According to the revenue reports, the user awards, and now the most played games list, it appears as if gamers really did not take to 2016’s “diversity” driven agenda in games. Well, that’s according to a list of the most played games in 2016 that Githyp compiled.
Similar to Steam Spy, Githyp measured the stats on the most played games that Steam users put time and energy into throughout 2016. What did it show? That all the forced identity politics making their presence known in gaming wasn’t something gamers took fondly to. They definitely gave those games a chance based on the hours played, but as pointed out by Steamed, most gamers decided to sink back into titles released in 2015… or earlier.
So what were the top 5 most played games of 2016? Check out the list below.
- Dota 2 / 636,607 avg. players per hour (#1 in 2015)
- Counter-Strike: Global Offensive / 360,600 avg. players per hour (#2 in 2015)
- Team Fortress 2 / 50,802 avg. players per hour (#4 in 2015)
- Grand Theft Auto V / 40,258 avg. players per hour (#5 in 2015)
- Sid Meier’s Civilization V / 37,885 avg players per hour (#9 in 2015)
But don’t think that gamers weren’t willing to be socially “progressive”. They gave games like Mafia III and Watch Dogs 2 a go ahead. However, they didn’t stick with them for very long. In the case of Mafia III I just couldn’t get into the game due to the lack of gameplay depth and a sparse offering of mechanical diversity. It doesn’t matter what the skin color of the protagonist is, but your game isn’t going to be liked very much if it offers gamers less features than the previous installment that came out six years prior.
I’m pretty sure Overwatch would have made the most played games list had it been available on Steam. It’s a game that’s quite popular with casuals but it also has no gameplay depth either. The fun characters, inviting art-style and top-notch soundtrack helps give the game the appearance of being deeper than what it is, but after half an hour of doing the same thing, it gets boring real fast.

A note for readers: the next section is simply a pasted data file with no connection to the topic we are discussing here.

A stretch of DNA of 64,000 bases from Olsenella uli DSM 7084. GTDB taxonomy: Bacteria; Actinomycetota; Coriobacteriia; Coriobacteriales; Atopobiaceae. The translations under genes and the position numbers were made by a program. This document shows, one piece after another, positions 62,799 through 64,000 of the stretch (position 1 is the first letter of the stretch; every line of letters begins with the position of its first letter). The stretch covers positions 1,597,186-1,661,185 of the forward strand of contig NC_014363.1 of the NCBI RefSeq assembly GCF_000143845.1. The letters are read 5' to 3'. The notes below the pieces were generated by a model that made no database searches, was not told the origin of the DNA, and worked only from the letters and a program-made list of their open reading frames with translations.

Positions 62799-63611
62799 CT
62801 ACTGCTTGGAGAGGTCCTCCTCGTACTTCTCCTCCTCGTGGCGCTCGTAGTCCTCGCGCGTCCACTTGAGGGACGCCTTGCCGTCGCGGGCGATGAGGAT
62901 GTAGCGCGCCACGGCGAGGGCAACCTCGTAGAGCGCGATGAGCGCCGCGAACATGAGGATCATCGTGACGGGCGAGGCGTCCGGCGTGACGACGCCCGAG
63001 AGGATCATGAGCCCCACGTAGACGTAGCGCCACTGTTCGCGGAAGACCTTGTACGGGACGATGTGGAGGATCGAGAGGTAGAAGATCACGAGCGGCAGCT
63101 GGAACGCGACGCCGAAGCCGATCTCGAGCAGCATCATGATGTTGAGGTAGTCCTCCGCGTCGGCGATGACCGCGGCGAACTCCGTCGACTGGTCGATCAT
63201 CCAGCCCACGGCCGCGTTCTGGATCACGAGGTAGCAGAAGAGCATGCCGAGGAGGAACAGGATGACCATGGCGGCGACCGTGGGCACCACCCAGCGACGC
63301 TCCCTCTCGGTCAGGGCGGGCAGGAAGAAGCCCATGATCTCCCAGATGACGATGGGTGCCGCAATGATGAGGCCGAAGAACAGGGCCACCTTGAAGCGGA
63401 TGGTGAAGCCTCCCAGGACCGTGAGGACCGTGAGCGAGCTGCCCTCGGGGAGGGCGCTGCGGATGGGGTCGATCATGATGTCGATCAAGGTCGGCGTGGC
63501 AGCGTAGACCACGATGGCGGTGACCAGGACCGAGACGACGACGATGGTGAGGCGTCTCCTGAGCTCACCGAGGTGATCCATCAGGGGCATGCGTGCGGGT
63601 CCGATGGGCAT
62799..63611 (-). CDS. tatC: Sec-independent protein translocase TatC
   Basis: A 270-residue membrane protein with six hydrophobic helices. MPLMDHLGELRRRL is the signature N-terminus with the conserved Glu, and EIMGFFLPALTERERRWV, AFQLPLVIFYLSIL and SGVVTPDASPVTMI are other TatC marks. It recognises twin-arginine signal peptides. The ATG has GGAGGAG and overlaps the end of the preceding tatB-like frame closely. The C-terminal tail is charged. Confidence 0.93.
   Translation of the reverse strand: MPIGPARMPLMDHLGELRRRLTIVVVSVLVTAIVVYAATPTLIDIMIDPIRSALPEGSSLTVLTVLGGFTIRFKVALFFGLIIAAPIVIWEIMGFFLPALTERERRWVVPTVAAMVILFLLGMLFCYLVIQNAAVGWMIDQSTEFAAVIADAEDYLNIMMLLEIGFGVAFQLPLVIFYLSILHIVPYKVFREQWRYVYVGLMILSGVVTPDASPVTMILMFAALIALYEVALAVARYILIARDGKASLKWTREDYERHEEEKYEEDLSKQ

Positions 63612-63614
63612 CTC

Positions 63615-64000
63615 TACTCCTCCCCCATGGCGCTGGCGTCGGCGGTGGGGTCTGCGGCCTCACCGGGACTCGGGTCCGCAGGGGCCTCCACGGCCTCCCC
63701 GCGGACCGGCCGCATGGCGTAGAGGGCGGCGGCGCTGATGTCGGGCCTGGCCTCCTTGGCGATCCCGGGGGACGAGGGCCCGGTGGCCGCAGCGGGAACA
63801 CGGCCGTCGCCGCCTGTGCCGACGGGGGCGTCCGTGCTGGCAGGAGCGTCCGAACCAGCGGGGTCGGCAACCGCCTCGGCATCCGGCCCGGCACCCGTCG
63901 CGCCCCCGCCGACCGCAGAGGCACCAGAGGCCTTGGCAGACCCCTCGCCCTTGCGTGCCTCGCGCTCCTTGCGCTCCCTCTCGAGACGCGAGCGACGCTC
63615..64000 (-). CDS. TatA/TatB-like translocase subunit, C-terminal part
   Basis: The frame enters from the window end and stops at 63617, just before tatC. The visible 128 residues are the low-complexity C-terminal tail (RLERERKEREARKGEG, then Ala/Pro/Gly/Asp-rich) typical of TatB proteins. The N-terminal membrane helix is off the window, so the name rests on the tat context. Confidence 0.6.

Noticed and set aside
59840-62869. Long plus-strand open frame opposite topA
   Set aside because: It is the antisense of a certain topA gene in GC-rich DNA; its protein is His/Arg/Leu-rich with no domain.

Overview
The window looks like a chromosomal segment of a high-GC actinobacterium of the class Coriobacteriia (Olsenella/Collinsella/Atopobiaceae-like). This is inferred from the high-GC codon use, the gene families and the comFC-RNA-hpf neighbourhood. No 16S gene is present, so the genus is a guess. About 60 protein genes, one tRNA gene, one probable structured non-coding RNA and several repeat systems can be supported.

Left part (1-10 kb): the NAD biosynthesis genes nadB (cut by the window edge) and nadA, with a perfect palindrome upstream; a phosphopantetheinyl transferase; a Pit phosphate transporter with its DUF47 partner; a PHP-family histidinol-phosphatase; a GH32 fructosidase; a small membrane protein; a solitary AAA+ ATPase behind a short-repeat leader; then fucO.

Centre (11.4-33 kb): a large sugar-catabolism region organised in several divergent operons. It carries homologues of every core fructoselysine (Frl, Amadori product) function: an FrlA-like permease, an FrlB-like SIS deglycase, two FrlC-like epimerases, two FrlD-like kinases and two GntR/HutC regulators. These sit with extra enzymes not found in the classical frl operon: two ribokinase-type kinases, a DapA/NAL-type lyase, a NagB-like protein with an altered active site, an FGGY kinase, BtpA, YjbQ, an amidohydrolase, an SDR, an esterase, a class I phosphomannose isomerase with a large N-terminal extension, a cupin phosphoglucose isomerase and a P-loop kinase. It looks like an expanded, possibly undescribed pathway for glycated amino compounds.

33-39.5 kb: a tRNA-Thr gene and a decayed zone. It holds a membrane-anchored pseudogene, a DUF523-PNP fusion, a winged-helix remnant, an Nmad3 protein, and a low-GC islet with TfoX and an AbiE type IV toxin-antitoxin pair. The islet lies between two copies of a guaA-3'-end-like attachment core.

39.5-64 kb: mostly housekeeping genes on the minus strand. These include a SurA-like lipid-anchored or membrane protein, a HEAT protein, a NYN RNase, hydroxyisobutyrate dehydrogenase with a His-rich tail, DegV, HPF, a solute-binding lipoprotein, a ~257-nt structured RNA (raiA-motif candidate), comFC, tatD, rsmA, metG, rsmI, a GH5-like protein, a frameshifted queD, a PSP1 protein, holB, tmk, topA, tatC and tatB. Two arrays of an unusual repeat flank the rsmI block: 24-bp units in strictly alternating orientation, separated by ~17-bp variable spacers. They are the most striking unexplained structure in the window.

Other games like The Division also didn’t make the top 10 charts, along with strong contenders like Total War: Warhammer.
However, some of 2016’s offerings did make the peak players list. As I mentioned, a lot of gamers were willing to give 2016’s offerings a try… at the very least, as evidenced by the appearance of No Man’s Sky making the number 3 slot on the top 5 peak players list.
- Dota 2 / 1,286,617 peak players (#1 in 2015)
- Counter-Strike: Global Offensive / 845,806 peak players (#2 in 2015)
- No Man’s Sky / 212,321 peak players (new)
- XCOM 2 / 132,834 peak players (new)
- Dark Souls III / 129,922 peak players (new)
It’s nice to see deserving titles like XCOM 2 up there. However, No Man’s Sky should also have an asterisk by it stating “This figure was in result of the biggest bait and switch of eighth gen gaming”.
One thing is quite evident, though: this whole diversity and identity politics push just isn’t paying off in the long term. We saw how gamers rejected 2016’s offerings when it came to the Steam awards, opting instead to stick with old favorites, just the same as we saw how the actual sales saw games not released in 2016 taking in large pieces of the pie in total revenue in the previous year.
Developers and publishers seem to think that forfeiting good gameplay in place of socially aware topic matter is the way forward in gaming. However, sales, play-time, engagement and satisfaction from actual consumers all speak otherwise.
If developers continue to move backward with their gameplay offerings, don’t be surprised to continue to see pre-2015 games still rounding out the charts and winning all the community awards at the end of 2017.
(Main image courtesy of GretaMacedonia)
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